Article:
On Our Sleeves: Helping young people cope with the uncertainty of the pandemic with Nationwide Children’s Hospital & NBC4

On Our Sleeves Resources
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COLUMBUS, Ohio (WCMH) — For this Mental Health Awareness Month, NBC4 is proud to again partner with Nationwide Children’s Hospital for the “On Our Sleeves” campaign — which fights the stigma of mental illness.

Every Monday in May, their experts are talking live on NBC4i.com and the NBC4 News app at 6 p.m. — answering your questions about how to help your kids improve their mental health. If you have a question, email it to us now at wcmhmentalhealth@wcmh.com.

This week, Darlene Hill be speaking live with Dr. John Ackerman, Ph.D. Dr. Ackerman currently serves as the Suicide Prevention Coordinator for the Center for Suicide Prevention and Research (CSPR) at Nationwide Children’s Hospital. He directs community, school, and hospital efforts to educate others about the risks and warning signs of pediatric suicide. The CSPR promotes evidence-based strategies to support individuals at risk for depression and suicide. Dr. Ackerman and his team are passionate about reducing the devastating impact of suicide on the community.

Here are are few of the topics Dr. Ackerman will discuss:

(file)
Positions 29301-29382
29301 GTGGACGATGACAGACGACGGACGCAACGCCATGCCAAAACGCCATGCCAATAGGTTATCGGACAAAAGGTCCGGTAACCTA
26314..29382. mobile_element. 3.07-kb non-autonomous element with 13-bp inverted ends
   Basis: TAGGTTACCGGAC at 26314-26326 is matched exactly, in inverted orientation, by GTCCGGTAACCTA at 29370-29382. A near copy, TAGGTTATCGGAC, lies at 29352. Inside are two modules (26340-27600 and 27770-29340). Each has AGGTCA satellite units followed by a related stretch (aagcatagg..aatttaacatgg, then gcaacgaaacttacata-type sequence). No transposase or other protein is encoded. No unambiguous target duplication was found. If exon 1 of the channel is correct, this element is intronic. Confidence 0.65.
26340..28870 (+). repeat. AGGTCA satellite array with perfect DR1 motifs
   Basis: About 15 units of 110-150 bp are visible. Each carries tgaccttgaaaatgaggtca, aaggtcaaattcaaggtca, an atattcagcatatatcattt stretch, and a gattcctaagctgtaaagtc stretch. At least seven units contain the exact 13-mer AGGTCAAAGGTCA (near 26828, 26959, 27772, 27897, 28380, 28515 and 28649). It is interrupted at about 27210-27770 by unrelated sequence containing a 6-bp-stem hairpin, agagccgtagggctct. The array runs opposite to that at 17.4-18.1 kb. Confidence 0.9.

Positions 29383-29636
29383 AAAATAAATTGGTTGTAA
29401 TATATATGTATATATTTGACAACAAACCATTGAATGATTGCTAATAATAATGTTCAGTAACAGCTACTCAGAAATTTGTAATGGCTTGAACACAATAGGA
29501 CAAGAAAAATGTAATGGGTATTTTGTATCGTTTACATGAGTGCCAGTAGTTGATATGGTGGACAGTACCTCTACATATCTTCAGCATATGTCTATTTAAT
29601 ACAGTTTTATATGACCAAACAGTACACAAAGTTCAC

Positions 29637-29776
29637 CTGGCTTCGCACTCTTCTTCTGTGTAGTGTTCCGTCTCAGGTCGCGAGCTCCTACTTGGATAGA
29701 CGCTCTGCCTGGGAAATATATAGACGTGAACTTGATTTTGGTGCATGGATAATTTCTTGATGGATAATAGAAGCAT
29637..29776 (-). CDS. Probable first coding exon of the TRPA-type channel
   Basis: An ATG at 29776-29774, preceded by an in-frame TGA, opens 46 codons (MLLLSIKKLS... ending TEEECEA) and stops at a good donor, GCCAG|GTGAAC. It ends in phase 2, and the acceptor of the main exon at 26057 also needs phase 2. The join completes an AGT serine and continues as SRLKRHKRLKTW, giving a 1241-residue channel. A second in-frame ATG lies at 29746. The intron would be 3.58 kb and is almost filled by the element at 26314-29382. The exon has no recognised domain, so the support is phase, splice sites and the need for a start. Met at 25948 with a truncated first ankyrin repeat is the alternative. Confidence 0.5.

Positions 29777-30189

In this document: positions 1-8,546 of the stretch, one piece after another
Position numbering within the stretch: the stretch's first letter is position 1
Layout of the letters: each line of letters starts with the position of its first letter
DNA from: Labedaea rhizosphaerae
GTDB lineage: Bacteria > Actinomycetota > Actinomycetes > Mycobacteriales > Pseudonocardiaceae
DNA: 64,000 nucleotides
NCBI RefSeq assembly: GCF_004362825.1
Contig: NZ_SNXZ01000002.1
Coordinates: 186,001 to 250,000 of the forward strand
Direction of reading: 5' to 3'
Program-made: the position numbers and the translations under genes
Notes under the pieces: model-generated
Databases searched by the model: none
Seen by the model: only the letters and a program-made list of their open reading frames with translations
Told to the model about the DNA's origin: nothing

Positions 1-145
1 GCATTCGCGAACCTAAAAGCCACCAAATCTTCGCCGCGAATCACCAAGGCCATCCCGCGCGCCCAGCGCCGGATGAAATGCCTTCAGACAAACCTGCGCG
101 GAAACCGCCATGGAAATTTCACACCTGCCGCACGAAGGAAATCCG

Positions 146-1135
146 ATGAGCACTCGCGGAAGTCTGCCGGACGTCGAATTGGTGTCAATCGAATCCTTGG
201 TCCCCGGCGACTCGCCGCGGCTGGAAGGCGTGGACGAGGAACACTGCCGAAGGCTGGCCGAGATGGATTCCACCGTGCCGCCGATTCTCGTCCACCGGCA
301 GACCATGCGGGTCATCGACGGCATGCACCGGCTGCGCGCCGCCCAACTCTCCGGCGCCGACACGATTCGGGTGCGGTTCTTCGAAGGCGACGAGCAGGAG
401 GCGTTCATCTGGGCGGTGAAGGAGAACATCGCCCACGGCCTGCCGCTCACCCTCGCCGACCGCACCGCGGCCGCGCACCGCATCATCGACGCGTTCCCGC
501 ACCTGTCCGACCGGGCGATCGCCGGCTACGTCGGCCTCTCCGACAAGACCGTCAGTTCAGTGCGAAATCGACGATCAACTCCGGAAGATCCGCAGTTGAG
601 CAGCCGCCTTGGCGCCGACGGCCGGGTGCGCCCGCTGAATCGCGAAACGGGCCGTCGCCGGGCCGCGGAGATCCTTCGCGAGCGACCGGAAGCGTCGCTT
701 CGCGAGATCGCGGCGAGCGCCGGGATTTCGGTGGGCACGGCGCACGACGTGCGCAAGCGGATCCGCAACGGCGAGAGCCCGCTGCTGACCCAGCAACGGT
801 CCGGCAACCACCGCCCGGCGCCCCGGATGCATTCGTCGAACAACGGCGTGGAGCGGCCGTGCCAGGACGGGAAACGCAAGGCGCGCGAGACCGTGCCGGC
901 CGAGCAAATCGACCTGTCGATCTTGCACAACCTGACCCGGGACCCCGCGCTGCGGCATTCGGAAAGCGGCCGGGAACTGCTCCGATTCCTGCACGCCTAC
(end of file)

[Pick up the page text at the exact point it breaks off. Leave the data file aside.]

• How the current pandemic has been the source of uncertainty for children and adolescents
    • Has anxiety, depression and suicidal ideation increased among children and adolescents during the pandemic?
    • What are signs parents/caregivers should be watching if they think their child is experiencing anxiety, depression or suicidal thoughts?
    • Who or what population is at the highest risk during the current pandemic?
  • How to help children cope
    • What parents/caregivers can do
    • How healthcare providers can meet the needs of patients
  • Silver Linings
    • How NCH’s “Growing Our Gratitude” initiative can help children and adolescence with mental health as part of the On Our Sleeves movement

Resources:

If someone you care about is in an emergency, life-threatening situation, call 9-1-1 or go to an emergency department. For crisis situations that are not life-threatening, please call your county’s psychiatric crisis line number. In Franklin County, call (614) 722-1800 for youth and adolescents 17 and under. Ages 18 and older should call (614) 276-2273. If someone you care about is having thoughts of suicide or needs to talk, encourage them to contact the National Suicide Prevention Lifeline at 1-800-273-8255. If you prefer to text, you can text “START” to 741-741 where a live, trained specialist will respond back to you.

This content, in partnership with NBC4, is sponsored by Nationwide Children’s Hospital

Copyright 2020 Nexstar Broadcasting, Inc. All rights reserved. This material may not be published, broadcast, rewritten, or redistributed.

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